Gardening with Self-Seeding Vegetables – Embracing the Chaos

in gardening •  21 days ago

self-seeding-vegetables-featured.jpg

Embracing a bit of chaos in your garden with self-seeding vegetables can save you time, money and boost your harvest.

Self-seeding vegetables are just regular vegetables that if left alone will eventually flower and produce seeds. If you let the plants drop their seeds you will get volunteer vegetables coming up in your garden.

That might seem awesome (and it is) but there is a downside.

These volunteer vegetables will come up not in rows but here and there and potentially way to dense or too sparse. Just a bit of gardening chaos.

So how do you garden with self-seeding vegetables?

This week’s blog post—11 Self-Seeding Vegetables to Save You Time and Money covers 11 different self-seeding vegetables and 4 techniques to successfully garden with these vegetables.

Gardening with Self-Seeding Vegetables

I love getting volunteer vegetables coming up early spring and sometimes even in late summer / early fall. But these volunteers are almost never where I would have planted them. They are just hear and there and perhaps in less than ideal spots.

It is a bit of chaos and depending on how you manage your garden this can be unnerving. Personally, I think it is awesome but then I tend to plant my gardens to be a bit chaotic!

But there are techniques to manage self-seeding vegetables.

4 Techniques to Garden with Self-Seeding Vegetables

  1. Create a garden bed just for self-seeding vegetables.
  2. Harvest the volunteers when they’re little.
  3. Treat the volunteers as weeds.
  4. Plant perennial vegetables and let the self-seeding vegetables come up around them.

Now that 3rd one might be making a few of you scratch your head. What I mean with that one is that say a volunteer tomato pops up in a really bad location. Just pull/cut it like you would with a weed and drop it as mulch. But if the volunteer has edible greens then just harvest it for your salad!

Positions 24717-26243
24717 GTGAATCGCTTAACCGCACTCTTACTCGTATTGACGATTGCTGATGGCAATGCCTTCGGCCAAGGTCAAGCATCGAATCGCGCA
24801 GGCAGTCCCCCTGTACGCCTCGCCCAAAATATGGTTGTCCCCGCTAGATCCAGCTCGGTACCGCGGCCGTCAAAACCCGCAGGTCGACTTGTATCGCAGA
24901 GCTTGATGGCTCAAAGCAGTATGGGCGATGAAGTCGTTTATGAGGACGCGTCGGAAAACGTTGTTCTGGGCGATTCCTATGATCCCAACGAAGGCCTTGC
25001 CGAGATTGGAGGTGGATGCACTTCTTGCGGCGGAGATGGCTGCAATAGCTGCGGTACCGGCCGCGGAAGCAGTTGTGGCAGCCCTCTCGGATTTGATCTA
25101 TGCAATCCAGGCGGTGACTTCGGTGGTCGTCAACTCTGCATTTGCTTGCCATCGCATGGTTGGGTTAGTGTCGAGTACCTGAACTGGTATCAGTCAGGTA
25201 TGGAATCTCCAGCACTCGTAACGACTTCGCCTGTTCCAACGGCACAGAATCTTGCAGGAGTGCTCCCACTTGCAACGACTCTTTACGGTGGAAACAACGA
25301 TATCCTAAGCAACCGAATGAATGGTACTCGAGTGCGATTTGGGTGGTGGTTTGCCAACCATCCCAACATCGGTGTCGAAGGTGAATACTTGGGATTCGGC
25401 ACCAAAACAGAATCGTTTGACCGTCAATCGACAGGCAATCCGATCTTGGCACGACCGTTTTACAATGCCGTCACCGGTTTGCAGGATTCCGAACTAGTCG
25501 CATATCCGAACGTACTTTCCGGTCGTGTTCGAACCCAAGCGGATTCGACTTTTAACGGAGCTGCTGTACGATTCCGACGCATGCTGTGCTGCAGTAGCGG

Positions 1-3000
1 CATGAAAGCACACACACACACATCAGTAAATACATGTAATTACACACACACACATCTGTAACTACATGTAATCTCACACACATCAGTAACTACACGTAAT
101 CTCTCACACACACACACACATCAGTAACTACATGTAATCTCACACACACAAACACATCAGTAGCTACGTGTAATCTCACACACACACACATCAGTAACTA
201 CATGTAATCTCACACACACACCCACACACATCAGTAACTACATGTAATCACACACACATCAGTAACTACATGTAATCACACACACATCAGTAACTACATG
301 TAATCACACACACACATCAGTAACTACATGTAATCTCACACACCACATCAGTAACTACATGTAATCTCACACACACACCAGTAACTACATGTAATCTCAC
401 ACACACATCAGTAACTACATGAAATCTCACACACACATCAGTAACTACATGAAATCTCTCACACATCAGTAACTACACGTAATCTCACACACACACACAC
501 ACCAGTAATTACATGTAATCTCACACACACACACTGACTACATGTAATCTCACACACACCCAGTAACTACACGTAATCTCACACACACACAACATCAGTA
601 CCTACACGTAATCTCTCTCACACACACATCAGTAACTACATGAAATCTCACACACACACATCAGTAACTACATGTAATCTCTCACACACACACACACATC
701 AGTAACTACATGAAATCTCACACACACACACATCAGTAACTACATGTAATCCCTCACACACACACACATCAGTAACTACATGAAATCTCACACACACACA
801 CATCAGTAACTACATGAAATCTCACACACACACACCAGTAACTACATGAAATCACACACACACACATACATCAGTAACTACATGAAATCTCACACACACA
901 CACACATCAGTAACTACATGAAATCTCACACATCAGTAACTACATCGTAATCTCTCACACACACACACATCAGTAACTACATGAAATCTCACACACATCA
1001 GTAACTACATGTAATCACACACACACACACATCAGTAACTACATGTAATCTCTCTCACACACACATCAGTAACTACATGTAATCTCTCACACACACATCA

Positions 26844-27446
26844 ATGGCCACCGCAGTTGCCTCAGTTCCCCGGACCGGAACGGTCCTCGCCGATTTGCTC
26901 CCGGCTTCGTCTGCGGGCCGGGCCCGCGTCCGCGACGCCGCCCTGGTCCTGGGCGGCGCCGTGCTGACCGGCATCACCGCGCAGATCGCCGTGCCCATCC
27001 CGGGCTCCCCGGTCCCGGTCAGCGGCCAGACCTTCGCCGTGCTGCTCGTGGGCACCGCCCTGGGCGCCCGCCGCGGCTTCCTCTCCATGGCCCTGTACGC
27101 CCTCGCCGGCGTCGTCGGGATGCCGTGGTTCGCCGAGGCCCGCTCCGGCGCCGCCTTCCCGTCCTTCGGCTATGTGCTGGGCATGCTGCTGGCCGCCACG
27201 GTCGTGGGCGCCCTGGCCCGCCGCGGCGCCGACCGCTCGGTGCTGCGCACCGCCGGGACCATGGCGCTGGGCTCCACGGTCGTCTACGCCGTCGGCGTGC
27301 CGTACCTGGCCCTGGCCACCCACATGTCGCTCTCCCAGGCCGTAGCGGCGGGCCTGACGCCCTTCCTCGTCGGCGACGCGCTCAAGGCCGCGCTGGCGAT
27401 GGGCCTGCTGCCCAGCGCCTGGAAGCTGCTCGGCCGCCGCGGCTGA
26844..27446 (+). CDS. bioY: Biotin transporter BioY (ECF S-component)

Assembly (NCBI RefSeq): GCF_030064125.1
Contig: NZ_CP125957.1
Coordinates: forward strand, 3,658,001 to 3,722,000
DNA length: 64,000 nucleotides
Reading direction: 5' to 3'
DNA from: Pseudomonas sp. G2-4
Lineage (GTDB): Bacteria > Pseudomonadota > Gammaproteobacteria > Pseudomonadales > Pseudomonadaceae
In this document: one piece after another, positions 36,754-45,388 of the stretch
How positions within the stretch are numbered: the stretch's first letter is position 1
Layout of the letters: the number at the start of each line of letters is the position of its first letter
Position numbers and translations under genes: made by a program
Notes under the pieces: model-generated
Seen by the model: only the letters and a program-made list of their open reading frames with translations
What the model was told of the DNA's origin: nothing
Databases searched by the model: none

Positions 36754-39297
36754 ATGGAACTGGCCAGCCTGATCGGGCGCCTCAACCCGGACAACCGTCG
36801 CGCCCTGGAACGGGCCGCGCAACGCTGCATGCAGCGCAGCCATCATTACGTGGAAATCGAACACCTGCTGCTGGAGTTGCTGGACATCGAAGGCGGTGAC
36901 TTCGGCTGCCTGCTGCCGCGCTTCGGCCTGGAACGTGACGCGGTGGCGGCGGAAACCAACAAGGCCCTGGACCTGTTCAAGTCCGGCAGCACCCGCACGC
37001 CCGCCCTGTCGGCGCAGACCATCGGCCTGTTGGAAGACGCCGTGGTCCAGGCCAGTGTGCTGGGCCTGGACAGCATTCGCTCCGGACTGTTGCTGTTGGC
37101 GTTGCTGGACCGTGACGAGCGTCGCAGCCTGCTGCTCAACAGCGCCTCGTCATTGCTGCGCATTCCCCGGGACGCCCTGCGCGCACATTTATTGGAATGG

The 1st technique is one that I'm considering for a few veggies that just love to volunteer and can overwhelm a garden bed. Orach is one that can go a bit crazy, arugula is another. But if I make a garden bed just for these high producing self-seeding vegetables then I can get great harvests without worrying about my other veggies getting overwhelmed.

My favorite option is to add some perennial vegetables to the self-seeding vegetable bed that can hold their own against the volunteers. Just imagine a vegetable bed that you never have to plant after the first year! Just harvest and call it good. Sounds great to me!

But in most cases a combination of the 2nd and 3rd techniques is going to be your best bet. Harvest the volunteer greens as needed and chop-and-drop the other volunteers until you get a good spacing. But I recommend being okay with the volunteers growing outside of any formal plantings such as rows.

Embrace that chaos and nature will reward you with less pests and a greater harvest all for less work.

Do You Garden with Self-Seeding Vegetables?

productive-vegetable-garden.jpg

So what about you? Do you let volunteer veggies grow in your garden? Please reply and share your answers below. Also, don't forget to check out my blog post.

I would also love to hear about any techniques you have for working with self-seeding vegetables. Please leave a reply below.